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Having Snapping hip syndrome. Will stretching associated with Taekwondo help in managing pain?

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Answered by

Spine Surgeon
Practicing since : 2002
Answered : 102 Questions
snapping hip syndrome and Taekwondo I'm 35 years old and in decent shape. I often stay active at a local gym or playing some basketball. I've recently taken on Taekwondo (a traditional style).
I have snapping hip syndrome (dancers hip) but thus far it hasn't been painful. Maybe just a very slight pain, more of an annoyance the way I see it.
In my research it doesn't seem to be XXXXXXX and in fact the stretching associated with TKD could be beneficial.
Is that correct thinking?
Posted Tue, 22 May 2012 in Bones, Muscles and Joints
Answered by Dr. Krishna Kumar 3 hours later
Thanks for writing in.
As you hardly have any pain or disability, you may go ahead with taekwondo. To be able to assist you better, I would also like to know the type of snapping hip that you have ( there are different causes for snapping hip ).
Stretching does help and in fact that is what we do surgically in certain situations where treatment is mandated.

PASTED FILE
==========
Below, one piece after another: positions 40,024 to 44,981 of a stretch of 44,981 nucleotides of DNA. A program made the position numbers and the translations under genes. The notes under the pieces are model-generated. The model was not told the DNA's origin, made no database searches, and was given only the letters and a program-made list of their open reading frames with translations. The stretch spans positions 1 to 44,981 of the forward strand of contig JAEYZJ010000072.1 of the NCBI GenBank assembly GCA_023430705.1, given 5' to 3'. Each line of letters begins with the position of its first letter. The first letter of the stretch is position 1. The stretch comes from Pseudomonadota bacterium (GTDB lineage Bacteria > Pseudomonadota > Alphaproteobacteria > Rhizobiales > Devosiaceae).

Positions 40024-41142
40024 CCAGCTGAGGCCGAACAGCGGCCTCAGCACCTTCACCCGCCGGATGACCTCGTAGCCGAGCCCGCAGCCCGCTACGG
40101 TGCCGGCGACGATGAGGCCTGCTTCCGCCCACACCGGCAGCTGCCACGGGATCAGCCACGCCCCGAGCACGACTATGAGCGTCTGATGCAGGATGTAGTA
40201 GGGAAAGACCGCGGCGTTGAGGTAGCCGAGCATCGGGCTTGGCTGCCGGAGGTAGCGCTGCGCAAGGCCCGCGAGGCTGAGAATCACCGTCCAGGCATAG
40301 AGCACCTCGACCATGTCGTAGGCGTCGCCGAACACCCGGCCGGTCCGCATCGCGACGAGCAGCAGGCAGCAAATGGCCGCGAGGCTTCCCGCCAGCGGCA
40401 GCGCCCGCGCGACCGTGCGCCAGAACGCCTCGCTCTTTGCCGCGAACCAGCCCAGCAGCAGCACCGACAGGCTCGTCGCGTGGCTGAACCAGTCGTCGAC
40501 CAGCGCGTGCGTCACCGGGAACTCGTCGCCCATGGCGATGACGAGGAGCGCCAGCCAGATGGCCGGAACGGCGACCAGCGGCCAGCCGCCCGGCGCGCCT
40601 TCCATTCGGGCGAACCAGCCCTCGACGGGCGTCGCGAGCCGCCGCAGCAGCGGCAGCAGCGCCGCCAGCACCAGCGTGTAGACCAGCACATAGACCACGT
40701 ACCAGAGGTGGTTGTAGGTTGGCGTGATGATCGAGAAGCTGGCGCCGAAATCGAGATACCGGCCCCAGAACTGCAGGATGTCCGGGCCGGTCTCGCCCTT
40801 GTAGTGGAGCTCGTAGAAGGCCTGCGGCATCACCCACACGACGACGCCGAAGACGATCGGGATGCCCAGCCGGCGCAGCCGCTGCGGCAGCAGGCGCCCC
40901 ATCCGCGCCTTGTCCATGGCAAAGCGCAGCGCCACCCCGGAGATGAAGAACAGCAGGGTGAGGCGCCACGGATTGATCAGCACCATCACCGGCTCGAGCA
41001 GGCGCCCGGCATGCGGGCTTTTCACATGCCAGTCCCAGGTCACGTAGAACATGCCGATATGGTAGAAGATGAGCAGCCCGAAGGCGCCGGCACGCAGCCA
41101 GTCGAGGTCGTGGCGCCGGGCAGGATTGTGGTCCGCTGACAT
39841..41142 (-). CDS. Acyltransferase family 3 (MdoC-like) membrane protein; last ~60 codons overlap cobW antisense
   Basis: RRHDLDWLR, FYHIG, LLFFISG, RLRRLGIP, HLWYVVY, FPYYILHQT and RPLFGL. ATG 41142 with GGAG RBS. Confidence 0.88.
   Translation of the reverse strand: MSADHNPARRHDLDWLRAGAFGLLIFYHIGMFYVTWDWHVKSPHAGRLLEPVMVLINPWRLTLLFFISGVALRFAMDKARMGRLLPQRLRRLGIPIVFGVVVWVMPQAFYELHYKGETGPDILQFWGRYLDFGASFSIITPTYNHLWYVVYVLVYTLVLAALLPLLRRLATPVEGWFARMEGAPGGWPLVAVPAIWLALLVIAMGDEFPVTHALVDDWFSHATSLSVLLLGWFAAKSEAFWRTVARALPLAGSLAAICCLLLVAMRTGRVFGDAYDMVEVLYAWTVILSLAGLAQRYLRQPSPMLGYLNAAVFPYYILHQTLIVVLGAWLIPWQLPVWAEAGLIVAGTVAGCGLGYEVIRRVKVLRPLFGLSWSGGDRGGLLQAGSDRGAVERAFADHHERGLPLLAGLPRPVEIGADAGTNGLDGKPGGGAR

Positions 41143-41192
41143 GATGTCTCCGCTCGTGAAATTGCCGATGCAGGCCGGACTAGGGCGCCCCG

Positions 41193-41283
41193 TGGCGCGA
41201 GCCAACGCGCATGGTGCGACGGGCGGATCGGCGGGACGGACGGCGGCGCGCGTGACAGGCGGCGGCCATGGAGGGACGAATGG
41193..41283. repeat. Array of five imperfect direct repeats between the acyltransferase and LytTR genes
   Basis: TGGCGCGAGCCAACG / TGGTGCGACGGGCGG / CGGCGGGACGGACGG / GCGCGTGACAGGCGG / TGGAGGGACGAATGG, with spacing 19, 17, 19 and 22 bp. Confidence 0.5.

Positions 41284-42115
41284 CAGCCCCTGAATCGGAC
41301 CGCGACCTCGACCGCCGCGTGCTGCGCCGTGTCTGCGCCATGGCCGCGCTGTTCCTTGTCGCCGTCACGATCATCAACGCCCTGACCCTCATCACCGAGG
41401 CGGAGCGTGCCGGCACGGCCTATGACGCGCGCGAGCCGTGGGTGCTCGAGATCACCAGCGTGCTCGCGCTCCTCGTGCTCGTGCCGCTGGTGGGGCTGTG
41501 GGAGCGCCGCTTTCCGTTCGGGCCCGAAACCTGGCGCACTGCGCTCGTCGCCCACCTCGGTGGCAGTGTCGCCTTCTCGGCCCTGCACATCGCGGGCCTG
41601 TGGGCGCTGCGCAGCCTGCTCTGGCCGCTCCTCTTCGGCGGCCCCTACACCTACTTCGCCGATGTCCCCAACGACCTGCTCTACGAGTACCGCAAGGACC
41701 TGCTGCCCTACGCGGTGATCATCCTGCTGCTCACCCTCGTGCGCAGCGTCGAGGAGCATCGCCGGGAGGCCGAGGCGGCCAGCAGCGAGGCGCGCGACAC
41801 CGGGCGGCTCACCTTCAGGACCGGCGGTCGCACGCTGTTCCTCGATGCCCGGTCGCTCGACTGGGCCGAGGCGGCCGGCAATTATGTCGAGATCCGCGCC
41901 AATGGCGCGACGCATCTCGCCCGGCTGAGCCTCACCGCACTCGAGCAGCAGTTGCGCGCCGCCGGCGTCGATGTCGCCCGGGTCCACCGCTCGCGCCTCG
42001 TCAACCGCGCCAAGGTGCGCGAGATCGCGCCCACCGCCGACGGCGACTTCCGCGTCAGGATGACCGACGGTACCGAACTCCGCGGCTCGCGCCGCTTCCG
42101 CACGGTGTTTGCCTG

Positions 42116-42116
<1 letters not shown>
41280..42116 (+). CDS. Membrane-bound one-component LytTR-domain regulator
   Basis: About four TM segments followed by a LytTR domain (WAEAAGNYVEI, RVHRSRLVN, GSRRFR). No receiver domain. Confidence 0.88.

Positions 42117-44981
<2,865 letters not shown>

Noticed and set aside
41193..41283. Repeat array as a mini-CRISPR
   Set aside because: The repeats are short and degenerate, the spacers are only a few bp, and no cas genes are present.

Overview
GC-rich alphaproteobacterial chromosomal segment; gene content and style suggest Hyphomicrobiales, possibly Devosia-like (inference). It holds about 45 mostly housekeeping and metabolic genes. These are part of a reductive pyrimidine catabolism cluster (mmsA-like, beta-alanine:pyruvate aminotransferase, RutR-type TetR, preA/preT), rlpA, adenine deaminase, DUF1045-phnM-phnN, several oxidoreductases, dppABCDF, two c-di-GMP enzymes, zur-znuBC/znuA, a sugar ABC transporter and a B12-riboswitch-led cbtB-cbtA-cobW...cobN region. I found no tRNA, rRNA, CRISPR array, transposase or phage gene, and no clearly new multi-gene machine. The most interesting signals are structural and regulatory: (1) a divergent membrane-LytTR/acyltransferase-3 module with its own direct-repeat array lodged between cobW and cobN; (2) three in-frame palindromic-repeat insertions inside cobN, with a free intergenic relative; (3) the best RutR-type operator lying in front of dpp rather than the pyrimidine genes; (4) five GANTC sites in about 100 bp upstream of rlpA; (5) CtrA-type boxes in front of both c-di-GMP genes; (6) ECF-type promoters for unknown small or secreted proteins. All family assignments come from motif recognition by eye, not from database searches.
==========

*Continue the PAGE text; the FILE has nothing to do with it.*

So go ahead with taekwondo.
I hope I have addressed your concerns. I would be available for follow up queries.
Thank you
Above answer was peer-reviewed by
Follow-up: Having Snapping hip syndrome. Will stretching associated with Taekwondo help in managing pain? 2 hours later
I believe it is inner if I'm correct. To be more specific I think it is the Psoas Major if I were to guess. The location seems right and I do have a little lower back discomfort but it also hasn't worsened in the last year that I've been seriously working out.
I feel the snap and actually hear it most with an ax kick. (Very high kick straight up and down, coming down like an ax)
Answered by Dr. Krishna Kumar 13 minutes later
Thank you for getting back.
Your back pain has no relation to the snapping.
Psoas major is a muscle which gets attached at the lesser trochanter which is a small bony projection on the inner side of upper femur ( the bone in the thighs) .is the one that snaps in your case. This muscle snaps against the bony ridge in hip flexion and internal rotation, two movements which are performed especially in your axe kick.
You need to undergo surgery only if it affects your day today activities.
I hope I have addressed your concerns. Please close this discussion if you have no further questions.
Thank you
Above answer was peer-reviewed by
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